Tour Northern Ireland Chauffeur-Drive Tour 8 Days
7 Night Tour From $2,808 pps
This tour starts in Dublin and ends in Belfast but these arrival/departure points can be customised.
Attractions on This Tour
Trinity College and the Book of Kells, Dublin City
Trinity College is Ireland's oldest university. It was founded by Queen Elizabeth I in 1592. Due to its picturesque setting and the famous people connected with it - Oscar Wilde studied here - Trinity College is one of the city's main tourist attractions.
Kilmainham Jail, Dublin City
Built in 1796, Kilmainham Jail has an unique place in Irish History and was where for more than 100 years those who fought against the English occupation of Ireland were imprisoned and where many of them died, It is a sombre, even chilling, place to visit, but absolutely fascinating.
Irish Museum of Modern Art, Dublin City
The Irish Museum of Modern Art is Ireland's leading national institution for the collection and presentation of modern and contemporary art. The Museum presents a wide variety of art in a dynamic program of exhibitions, which regularly includes bodies of work from its own Collection and its award-winning Education and Community Department. It also creates more widespread access to art and artists through its Studio and National programs.
National Museum of Ireland - Decorative Arts and History, Dublin City
The National Museum of Ireland – Decorative Arts & History Collins Barracks was opened in 1997 and is housed in former army barracks. At this museum you'll find Irish haute couture garments, furniture, silver, jewelry, ceramics, and exhibitions exploring Irish military history, including the 1916 Easter Rising.
Guinness Storehouse, Dublin City
At Guinness Storehouse you’ll discover all there is to know about the world’s most famous beer. A dramatic story that begins 250 years ago and ends…where else - in the Gravity® bar with a complimentary pint of the black stuff.
Old Jameson Distillery, Dublin City
A visit to the Old Jameson Distillery is so much more than just a tour, it is an exciting and engaging experience, guaranteed to enlighten and entertain any visitor.
Butlers - Chocolate Experience, County Dublin
Butlers Chocolate Experience is ultimate chocolate discovery tour in Ireland. Based in the home of Butlers Chocolates a visit here is a must for chocolate lovers of all ages.
Brazen Head - Food, Fairies & Folklore Night, Dublin City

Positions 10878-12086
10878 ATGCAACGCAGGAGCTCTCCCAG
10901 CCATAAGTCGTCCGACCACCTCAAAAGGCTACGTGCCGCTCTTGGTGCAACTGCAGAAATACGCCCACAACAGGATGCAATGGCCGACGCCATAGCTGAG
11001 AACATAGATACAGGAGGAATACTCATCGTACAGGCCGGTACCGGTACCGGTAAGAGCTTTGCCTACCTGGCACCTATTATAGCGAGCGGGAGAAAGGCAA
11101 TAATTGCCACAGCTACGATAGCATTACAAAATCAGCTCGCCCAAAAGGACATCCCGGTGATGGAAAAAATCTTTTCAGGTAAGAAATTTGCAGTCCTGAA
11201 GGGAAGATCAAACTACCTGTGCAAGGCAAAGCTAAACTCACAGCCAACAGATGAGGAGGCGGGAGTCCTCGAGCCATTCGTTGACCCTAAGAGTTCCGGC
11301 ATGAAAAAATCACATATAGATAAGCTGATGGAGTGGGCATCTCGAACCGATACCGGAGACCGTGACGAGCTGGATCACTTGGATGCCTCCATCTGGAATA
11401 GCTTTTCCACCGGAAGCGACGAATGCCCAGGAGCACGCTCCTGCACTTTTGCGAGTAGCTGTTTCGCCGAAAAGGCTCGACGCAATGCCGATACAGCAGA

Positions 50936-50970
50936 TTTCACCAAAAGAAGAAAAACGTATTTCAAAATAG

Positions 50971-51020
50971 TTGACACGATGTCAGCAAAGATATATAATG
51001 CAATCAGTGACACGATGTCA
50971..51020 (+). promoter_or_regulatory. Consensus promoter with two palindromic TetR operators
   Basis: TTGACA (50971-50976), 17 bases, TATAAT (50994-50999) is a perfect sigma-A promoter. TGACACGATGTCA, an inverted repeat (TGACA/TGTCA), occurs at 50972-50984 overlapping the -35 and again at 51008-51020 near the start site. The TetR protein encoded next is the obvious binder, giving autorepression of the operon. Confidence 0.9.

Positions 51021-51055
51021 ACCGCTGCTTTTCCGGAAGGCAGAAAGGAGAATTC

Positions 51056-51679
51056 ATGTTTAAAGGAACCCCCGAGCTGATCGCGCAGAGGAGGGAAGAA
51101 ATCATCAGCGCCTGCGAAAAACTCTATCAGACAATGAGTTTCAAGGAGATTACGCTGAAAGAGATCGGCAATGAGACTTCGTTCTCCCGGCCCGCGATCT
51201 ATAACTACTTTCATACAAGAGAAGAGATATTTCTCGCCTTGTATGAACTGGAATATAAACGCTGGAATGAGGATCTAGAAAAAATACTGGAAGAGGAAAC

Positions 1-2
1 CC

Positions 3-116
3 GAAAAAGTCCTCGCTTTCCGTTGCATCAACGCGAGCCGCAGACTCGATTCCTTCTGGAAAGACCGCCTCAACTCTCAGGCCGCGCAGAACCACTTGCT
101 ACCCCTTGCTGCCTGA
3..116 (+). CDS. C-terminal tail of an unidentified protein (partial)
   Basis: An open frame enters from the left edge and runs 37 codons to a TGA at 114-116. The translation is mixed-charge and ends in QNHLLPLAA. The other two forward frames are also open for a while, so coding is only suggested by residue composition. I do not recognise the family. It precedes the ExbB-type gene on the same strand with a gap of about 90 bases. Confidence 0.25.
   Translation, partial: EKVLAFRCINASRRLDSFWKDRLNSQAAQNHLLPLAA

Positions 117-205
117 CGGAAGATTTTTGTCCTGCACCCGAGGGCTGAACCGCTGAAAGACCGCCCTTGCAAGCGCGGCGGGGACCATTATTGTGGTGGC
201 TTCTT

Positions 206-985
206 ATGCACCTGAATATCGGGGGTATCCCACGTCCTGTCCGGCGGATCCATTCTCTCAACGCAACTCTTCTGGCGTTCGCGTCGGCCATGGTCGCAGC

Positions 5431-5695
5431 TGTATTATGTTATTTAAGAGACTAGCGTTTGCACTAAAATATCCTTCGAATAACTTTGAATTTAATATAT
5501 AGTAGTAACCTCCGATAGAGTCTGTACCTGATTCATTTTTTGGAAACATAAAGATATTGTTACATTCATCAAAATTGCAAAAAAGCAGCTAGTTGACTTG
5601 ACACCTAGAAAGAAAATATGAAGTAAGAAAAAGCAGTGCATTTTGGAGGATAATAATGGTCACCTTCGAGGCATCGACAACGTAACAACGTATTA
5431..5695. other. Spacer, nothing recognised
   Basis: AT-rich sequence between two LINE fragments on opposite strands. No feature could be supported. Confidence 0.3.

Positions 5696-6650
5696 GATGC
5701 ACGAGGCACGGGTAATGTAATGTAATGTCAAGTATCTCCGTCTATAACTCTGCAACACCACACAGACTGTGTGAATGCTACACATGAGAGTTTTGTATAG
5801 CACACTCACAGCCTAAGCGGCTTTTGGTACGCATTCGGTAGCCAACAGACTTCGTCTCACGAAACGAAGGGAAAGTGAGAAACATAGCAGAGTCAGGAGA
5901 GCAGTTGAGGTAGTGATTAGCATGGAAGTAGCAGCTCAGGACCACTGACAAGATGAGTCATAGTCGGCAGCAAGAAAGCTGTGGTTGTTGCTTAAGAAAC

The Food, Fairies and Folklore night is a regular event hosted by The Brazen Head – Ireland’s oldest pub. The pub itself which dates back to 1198 has managed to retain the charm and characteristics of its past and in particular its patrons, who have included literary greats such as: James Joyce, Jonathon Swift and Brendan Behan alongside such famed revolutionaries as Robert Emmet, Daniel O’ Connell, Wolfe Tone and Michael Collins.
Phoenix Park, Dublin City
The Phoenix Park at 707 hectares (1752 acres) is a historic landscape of international importance and one of the largest designed landscapes in any European city. It was originally established as a Royal deer park in the 17th century. The Park is open 24 hrs a day, 7 days a week, all year round and is home to Áras an Uachtaráin, the President’s House.
Dublin Literary Pub Crawl, Dublin City
Immerse yourself in Dublin's rich literary heritage and enjoy a few pints along the way on a literary pub crawl through Dublin. This walking tour is a wonderful introduction to Dublin's literary past and exciting pub culture.
Croke Park - GAA Museum and Stadium Tour, Dublin City
To attend a Gaelic football or Hurling game is a truly unique Irish experience. This is a perfect way to get a feel for Irish culture. The pride people have for their county is always evident at these games. Matches are taking place in venues across the country but Croke Park is Gaelic Athletic Association’s (GAA) headquarters and the finest sporting venue in Ireland. Big games are on nearly every week during the summer with many opportunities to experience a game. Croke Park is located just north of Dublin City centre and a visit to the GAA Museum and a tour of the stadium is a must
Little Museum of Dublin, Dublin City
The Little Museum of Dublin tells the story of Ireland’s capital city in the 20th Century. This new non-profit museum was formally opened by the Lord Mayor of Dublin, Councillor Andrew Montague, in October 2011.
Bru na Boinne Visitor Centre, County Meath
Newgrange was constructed over 5,000 years ago (about 3,200 BC), making it older than Stonehenge in England and the Great Pyramid of Giza in Egypt. It was built during the Neolithic or New Stone Age by a farming community that prospered on the rich lands of the Boyne Valley in Co. Meath, Ireland. Archaeologists classified Newgrange as a passage tomb, however it is now recognized to be much more than a passage tomb. Ancient Temple is a more fitting classification, a place of astrological, spiritual, religious and ceremonial importance.
Slane Castle, County Meath
Slane Castle is set in the middle of a 1,500 acre estate in the heart of the Boyne Valley and has been in the family of the Conyngham’s since 1701. Slane Castle is steeped in history and with the river Boyne flowing below the Castle, it has a mystical quality. The Hill of Slane, which overlooks the Castle, is where St. Patrick lit his paschal fire, following which he was summoned by the High King to Tara, and Ireland was subsequently converted to Christianity.
Loughcrew Cairns, County Meath
In a landscape of inspiring beauty and intriguing history, the cairns at Loughcrew form the largest complex of passage graves in Ireland. The Cairns are megalithic structures originally built about 4000 bc as burial chambers. The cairns are in two groups; Carnbane West, about 15 cairns, including Cairn L which is roofed and contains superb symbolic carvings in good condition. This group is some 2km walk from the Car Park on gently sloping ground. Carnbane East includes Cairn T, also roofed and with excellent engravings, and is a shorter but steeper walk.The climb to Cairn T is very steep and visitors are asked to wear suitable footwear and to be careful. There is no access for visitors in wheelchairs.